You can’t listen to these two albums without acknowledging their heartsick back stories. Heartbreak happens to everyone but it’s not debilitating in music, and if anything it can bring in huge success. It comes back to the Romantic idea that an artist has to experience something ugly in order to produce a piece of art. It is a sweet notion, but parachuting in poetics runs the risk of agreeing with Bono who mythically said, “with Joy Division, you felt from this singer, beauty was truth and truth was beauty, and theirs was a search for both”. Apart from the misquotation of Keats Bono is more than clutching at straws. With pain comes political protest and with the latter there came punk, and with punk there was the Sex Pistols show at which the Joy Division members did meet. Being surrounded by the ugly makes you search for the beautiful, that’s how the argument goes. Without heartache there would be no ‘Loveless’ by My Bloody Valentine, no ‘New Moon’ by Elliott Smith, no ‘Mature Themes’ by Ariel Pink, and probably no ‘My Beautiful Dark Twisted Fantasy’ by Kanye West.
So what makes a good love album is when the music is born out of contradictions. Mark Richardson realised “how moving music can be when elements from opposite ends of the music/noise spectrum occur at the same time”, and Rammstein and Fleetwood Mac are a good example of that. Noise is exciting because it can be interpreted in many ways. If a band’s heartbroken, chances are that their music won’t be a unified listen. That’s why Real Estate are okay but Girls are excellent.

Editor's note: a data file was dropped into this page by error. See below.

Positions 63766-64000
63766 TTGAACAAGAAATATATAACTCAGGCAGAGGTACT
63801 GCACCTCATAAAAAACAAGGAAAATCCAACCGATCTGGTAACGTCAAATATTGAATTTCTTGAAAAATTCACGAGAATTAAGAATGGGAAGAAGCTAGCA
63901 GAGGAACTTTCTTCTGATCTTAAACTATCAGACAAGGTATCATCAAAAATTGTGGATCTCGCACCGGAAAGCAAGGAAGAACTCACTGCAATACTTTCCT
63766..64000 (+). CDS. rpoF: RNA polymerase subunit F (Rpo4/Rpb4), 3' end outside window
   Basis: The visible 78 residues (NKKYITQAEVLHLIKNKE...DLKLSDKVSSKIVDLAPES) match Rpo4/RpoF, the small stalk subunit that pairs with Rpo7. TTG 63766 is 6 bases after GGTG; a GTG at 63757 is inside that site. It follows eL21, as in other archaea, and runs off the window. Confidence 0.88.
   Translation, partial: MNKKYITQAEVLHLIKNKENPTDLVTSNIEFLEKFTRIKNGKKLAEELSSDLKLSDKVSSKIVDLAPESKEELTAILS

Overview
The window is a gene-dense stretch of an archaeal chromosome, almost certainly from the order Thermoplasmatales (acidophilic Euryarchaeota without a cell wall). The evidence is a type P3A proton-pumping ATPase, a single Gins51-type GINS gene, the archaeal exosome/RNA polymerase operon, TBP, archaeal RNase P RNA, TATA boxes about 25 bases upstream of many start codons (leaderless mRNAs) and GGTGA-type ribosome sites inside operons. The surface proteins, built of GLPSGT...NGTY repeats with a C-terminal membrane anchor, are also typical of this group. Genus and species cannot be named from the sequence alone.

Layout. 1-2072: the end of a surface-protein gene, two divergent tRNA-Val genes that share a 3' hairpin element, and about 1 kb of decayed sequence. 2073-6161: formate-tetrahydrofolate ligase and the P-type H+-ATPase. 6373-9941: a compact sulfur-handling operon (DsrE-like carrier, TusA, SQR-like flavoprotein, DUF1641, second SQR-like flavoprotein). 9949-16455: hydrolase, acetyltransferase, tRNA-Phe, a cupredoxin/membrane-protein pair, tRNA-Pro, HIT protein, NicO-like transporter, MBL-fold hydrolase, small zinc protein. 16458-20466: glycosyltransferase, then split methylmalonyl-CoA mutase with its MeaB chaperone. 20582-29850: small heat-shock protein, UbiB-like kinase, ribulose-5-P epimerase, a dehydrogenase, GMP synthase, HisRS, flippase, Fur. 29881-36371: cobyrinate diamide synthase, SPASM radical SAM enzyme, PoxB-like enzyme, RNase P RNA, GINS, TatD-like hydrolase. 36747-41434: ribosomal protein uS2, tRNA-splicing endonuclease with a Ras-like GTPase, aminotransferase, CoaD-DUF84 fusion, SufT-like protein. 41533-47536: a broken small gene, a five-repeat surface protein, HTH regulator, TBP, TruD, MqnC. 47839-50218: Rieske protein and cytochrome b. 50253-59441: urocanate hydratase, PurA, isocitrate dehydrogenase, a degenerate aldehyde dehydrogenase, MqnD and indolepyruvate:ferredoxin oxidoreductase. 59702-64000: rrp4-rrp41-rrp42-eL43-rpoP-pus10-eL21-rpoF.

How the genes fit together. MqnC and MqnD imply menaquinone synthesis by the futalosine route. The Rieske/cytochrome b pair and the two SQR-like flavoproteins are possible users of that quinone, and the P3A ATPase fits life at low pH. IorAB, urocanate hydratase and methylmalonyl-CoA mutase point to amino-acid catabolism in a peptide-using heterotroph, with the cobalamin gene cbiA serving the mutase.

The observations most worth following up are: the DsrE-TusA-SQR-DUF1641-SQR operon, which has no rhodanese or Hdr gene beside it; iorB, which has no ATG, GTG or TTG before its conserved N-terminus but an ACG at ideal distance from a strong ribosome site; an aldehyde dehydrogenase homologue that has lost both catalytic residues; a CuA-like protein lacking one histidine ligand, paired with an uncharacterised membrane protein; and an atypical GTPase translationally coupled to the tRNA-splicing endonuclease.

As for listeners well, Richardson insists that listening to the proto-industrial metal of Lou Reed and its noisy offshoots “is for loners”. Although I can attest to the strength of my aforementioned housemate’s social life – our wall was very thin – I also view Rammstein and that coterie of metal as a sonic stalwart against unpleasant realities. It’s true that a wall of sound can aggressively shield one’s favourite hang-out from the cold outside, and it takes little imagination to translate this into a somewhat embarrassing metaphor for unrequited love. So what, is metal music the best vehicle for a failed love story? No, you don’t have to be hessian to think that “sex is a battle, love is war”, just look at Drake’s “Love and Gunz”: “aim for the heart, battle of the sexes, all’s fair in love and war casualties expected”. Perhaps making music for a living stops you from making it for pleasure. Anyone who’s watched the documentary ‘Don’t Stop’ will vouch for the bitterness of Stevie Nicks thirty-five years on – “Fleetwood Mac is bigger, grander, heavier… and way more tense” – she says, and one can feel that her happiness was lost at the expense of her music. Perhaps John Cage was right, maybe there’s no space for relationships in music. Perhaps being a musician is inherently heart-breaking.
By Hana Teraie-Wood